It might not come as a surprise, but steel isn’t the only lucrative metal in the industry. In the coming years, we see the global nickel industry entering a period of flux with increasing demand. Nickel is essential in the fast-growing rechargeable market, such as manufacturing batteries for electric vehicles (EV) and the traditional stainless steel market, with ferronickel and nickel pig iron (NPI) dominating the trade. These two distinct commodity segments have brought about a shift in the industry – and shifts in the market equate to more opportunities for investors and business owners alike.
Currently, about half of the global class 1 nickel supply of 2.1 million metric tons (Mt) is suitable for battery production. However, only 350 metric kilotons (Kt) is available to be processed into powder and briquettes that could be used to produce nickel sulphate. The demand for high-purity class 1 nickel is most definitely expected to increase as annual EV production is expected to reach 31 million vehicles by 2025 (See Exhibit 1). This calls for an increase from 33 Kt in 2017 to 570 Kt in 2025.
Traditionally driven by stainless steel production using high-purity class 1 and lower-purity class 2 nickel products, the global nickel market is inching towards change to enable investors to benefit from future nickel industry dynamics.
From 25 per cent in 2009 to nearly 50 per cent in 2016, class 2 nickel has dramatically increased its share of the total supply over the past decade. What serves as the key driver to this increased demand? It is Chinese stainless-steel producers who are seeking to reduce costs by using less expensive nickel units from NPI rather than traditional class 1 nickel. Consequently, this has led to a robust supply-side response, as reflected in Indonesia’s dramatic expansion of NPI production.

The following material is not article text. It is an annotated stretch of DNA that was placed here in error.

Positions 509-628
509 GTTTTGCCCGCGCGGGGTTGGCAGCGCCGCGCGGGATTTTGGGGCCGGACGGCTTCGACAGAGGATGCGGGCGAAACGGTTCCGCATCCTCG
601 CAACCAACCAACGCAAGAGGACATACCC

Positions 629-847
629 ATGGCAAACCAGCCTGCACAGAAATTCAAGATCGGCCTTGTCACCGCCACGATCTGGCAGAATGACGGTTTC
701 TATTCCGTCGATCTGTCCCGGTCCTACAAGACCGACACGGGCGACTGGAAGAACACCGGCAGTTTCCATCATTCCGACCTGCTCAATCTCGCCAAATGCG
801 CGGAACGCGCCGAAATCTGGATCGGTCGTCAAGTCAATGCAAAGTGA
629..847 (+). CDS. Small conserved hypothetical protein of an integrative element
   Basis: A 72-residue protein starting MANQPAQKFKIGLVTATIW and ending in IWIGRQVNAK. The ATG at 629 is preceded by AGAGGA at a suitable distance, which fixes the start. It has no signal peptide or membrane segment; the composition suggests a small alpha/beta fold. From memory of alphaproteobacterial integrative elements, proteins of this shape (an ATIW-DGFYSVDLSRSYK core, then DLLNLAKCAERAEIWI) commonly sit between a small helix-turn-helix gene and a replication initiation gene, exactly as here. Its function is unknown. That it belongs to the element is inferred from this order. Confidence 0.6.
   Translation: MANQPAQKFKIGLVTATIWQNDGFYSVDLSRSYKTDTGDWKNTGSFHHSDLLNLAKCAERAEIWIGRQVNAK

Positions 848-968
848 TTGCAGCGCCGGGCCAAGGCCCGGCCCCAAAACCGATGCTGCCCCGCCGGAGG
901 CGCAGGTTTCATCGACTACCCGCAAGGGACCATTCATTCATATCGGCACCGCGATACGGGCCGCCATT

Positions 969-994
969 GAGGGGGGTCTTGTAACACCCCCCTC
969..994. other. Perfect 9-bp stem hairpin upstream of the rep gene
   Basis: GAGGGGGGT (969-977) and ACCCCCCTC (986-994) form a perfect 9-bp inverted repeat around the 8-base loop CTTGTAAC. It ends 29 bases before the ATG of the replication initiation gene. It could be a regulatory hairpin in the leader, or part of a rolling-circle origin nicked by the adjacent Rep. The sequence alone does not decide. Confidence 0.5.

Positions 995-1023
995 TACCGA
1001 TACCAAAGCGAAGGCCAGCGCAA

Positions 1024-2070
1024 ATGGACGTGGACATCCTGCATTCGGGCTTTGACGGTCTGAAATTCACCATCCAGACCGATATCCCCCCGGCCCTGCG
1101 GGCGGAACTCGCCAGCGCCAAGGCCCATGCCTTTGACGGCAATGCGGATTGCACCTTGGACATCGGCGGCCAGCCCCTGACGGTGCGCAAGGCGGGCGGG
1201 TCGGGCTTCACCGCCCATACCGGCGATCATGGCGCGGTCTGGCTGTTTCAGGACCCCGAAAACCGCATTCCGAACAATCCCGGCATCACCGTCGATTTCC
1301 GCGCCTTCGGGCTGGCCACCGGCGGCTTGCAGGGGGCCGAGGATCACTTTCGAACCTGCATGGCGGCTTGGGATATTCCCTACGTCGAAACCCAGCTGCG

The growing popularity of EVs represents a potential boon for struggling nickel producers. The annual production of EVs is projected to expand from a mere 3 million vehicles in 2017 to as many as 31 million by 2025. This serves as a positive indicator for nickel demand – particularly class 1 nickel – as only class 1 nickel, with its high purity and dissolvability, is suitable for battery manufacturing.
Due to this demand, the global nickel industry may enter a period of change – a change that is driven by the shift in end-user demand and the emergence of two distinct markets. One of these markets will be focused on nickel used in rechargeable batteries, which is growing fast with the acceleration of EVs adoption, and the other used in traditional stainless steel, dominated by ferronickel and NPI products.
From the ore to the product, nickel undergoes an intense and long transformation process.
To produce quality products, it is necessary for the metal to go through the metallurgical process stage. With the largest reserves of nickel deposits in the world, Indonesia is no longer content to simply export its raw ore. The country wants to take a central position in the value-added links in the EV supply chain and hopes to leverage its rich reserves to establish a domestic battery supply chain through end-to-end involvement – from mining the ore and refining it to manufacturing the batteries and eventually building the cars.
By doing so, Indonesia will be able to control the raw nickel supply and become an indispensable player in the entire value-added EV supply chain. This added value will also significantly boost the country’s Gross Domestic Product (GDP).
Indonesia’s substantial reserves of nickel highlight the ample growth potential of the industry. We are on track and running speedily towards becoming the world’s nickel capital. And we are not slowing down. The pace of growth will only increase as the nickel industry is expected to gain momentum soon. In doing so, the Indonesian metal industry will attract more investments in downstream projects and further drive new sources of global nickel supply.